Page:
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LIKE JUDAS KISSING FLOWERS

by Robert Forryan


I love the cinema, but, like football, it can let you down as often as it lifts you up. There are times when a film can be the equivalent of seeing your team go 0-3 down in the first 15 minutes and knowing that there is no way back. The other evening, though, I had the equivalent of a 6-1 win. 

The film we went to see was ‘L’Homme Du Train’ starring Jean Rochefort and Johnny Hallyday. Yes, that Johnny Hallyday; the one who was once France’s only rock star. The tiny theatre had sold out so word must have gone around Ipswich that this was worth seeing. It was. 

Hallyday plays a world-weary bank robber who arrives late one evening (by train) in a small French town. The streets are deserted and the only hotel is closed. No towns can ever be as empty as French towns. By chance he comes to meet Rochefort who plays an elderly bachelor living in a grand and well-furnished town house. Rochefort puts him up and the film is primarily about the relationship that develops between the two opposite characters. Rochefort is a gentle, retired teacher who loves poetry and has led an extremely sheltered life. As a sub-plot we learn that Hallyday has come to meet some hoodlums and to rob the town’s bank. 

Over a few days Rochefort and Hallyday come to envy each other’s way of life. Hallyday likes the cultured, quiet charm of Rochefort and takes to smoking a pipe and wearing slippers. By contrast Rochefort feels he has missed out on life’s excitements and wants to test himself. When he learns about the bank raid he offers to help but is turned down, very gently. 

It doesn’t sound much of a story but it is very funny and the joys are in the acting, characterisation and cinematography. And you could sense that everyone in the cinema enjoyed themselves. I said it was like a 6-1 win. It would have been 6-0 but the opposition got a late consolation goal by virtue of the ending. Otherwise it was perfect.

I wonder if any of you heard David Gilmour on ‘Desert Island Discs’ recently? I’ve never liked Pink Floyd but I thought Gilmour sounded a really nice, unpretentious guy; and unpretentious is not a word I would normally connect with Pink Floyd. He didn’t seem to have been affected badly by his wealth and success. I liked the fact that Sue Lawley suggested that the members of Pink Floyd are generally unknown as people, untouched by celebrity status, hiding behind their ‘arty’ LP covers and not having their photos all over the place. Gilmour says they always thought having their photos taken was silly.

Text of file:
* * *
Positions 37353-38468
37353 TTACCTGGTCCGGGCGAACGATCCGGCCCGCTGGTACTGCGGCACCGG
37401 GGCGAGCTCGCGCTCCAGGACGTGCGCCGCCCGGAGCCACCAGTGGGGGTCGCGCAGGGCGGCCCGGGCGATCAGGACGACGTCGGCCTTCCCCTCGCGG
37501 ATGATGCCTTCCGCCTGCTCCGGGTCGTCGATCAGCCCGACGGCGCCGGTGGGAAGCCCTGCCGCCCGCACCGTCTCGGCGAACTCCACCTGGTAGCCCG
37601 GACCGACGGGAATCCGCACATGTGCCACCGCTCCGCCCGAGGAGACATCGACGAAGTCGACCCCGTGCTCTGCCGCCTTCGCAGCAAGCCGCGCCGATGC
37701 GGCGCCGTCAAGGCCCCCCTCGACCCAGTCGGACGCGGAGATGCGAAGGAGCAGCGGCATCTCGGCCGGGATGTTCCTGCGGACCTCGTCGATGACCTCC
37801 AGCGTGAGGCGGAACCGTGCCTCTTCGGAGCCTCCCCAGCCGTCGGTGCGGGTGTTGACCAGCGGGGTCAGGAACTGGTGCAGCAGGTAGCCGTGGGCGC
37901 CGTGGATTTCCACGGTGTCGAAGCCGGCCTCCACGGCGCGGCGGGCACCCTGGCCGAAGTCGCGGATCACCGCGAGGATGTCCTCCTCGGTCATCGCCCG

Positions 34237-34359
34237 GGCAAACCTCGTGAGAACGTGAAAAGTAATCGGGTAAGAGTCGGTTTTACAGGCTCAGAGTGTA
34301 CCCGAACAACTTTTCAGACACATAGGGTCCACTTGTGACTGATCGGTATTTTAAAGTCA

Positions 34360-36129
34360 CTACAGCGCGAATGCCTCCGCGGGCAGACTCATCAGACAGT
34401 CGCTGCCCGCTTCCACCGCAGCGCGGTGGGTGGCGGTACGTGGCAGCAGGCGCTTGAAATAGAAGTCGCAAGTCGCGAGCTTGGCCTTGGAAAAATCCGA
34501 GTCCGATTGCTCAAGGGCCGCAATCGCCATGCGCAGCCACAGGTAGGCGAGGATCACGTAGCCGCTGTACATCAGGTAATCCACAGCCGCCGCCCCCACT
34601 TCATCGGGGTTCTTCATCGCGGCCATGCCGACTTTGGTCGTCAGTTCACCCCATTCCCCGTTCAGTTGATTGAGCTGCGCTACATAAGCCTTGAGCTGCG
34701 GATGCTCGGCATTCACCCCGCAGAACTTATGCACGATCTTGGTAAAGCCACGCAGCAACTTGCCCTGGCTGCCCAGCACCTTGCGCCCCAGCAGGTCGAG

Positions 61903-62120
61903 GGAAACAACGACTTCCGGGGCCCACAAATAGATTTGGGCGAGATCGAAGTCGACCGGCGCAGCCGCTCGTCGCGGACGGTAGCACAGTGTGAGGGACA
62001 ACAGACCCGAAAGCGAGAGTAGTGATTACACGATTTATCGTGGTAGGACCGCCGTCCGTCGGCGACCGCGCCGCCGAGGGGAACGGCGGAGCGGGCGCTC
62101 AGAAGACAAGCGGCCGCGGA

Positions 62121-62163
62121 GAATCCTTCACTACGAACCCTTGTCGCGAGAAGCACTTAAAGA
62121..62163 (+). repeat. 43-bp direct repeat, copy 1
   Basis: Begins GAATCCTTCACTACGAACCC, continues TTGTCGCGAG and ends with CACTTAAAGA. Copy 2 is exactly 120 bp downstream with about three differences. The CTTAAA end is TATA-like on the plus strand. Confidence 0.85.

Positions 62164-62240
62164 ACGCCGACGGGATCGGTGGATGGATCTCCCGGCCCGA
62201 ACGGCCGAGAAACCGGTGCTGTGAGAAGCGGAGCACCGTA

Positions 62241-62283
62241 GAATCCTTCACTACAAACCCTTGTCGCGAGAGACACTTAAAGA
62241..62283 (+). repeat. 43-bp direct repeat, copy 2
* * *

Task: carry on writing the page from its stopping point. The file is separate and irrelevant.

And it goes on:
His choice of eight records was as near to my own taste as any I’ve ever heard: ‘Waterloo Sunset’, ‘Dancing In The Street’, and Leonard Cohen, Joni Mitchell, Tom Waits and Neil Young. And, best of all, ‘Ballad In Plain D’. You may remember that some months ago I wrote for this magazine defending ‘Ballad In Plain D’ and it was great to find someone else who likes it so much. I bet it’s never been chosen on ‘Desert Island Discs’ before. Gilmour said he always liked Dylan’s love songs. Me too, David, me too. 

It was mentioned that Gilmour now does live solo acoustic shows for small audiences which sounded very relaxed and yet dignified. I do wish Dylan would go down that route instead of so many electric guitars and so much volume…

My reason for writing about a film and a radio programme is that I don’t have anything else to say and I missed last month so I need to post something to keep my membership; but I have to say I don’t know whether I should try to hang in here. I have been writing on Dylan-related themes for over 12 years now, beginning with ‘Homer, the Slut’ in 1991. I know this is short-term compared with some of you and bears no relationship to the several pages that JRS commits to month after month. Nonetheless, I think I may be about ‘written out’. At bottom, I feel a deepening malaise – a waning of enthusiasm for Bob Dylan and, particularly, his recent work. It would not be the first time I had ‘gone off’ Dylan for a number of years. Maybe I’m not sufficiently obsessive to keep it going. This has been coming on for some time. Most of my recent articles for ‘Judas!’ and ‘The Bridge’ were drafted two or three years back and have just been polished up for publication. 

It’s something that’s been on my mind for a while and as a result I emailed Andrew Muir over Easter. Here is an extract: 

Which brings me to the main point. I think the time has come for me to say goodbye to the Dylan writing. I have become so disenchanted with the drift of Dylan’s ‘art’ and I truly feel out of kilter with the community that has developed around it… maybe now is the time to quit… 

…it’s all very sad but I don’t feel a part of this any more. 

And after I'd sent it I wondered if I'd ever been a part of this.

 
 
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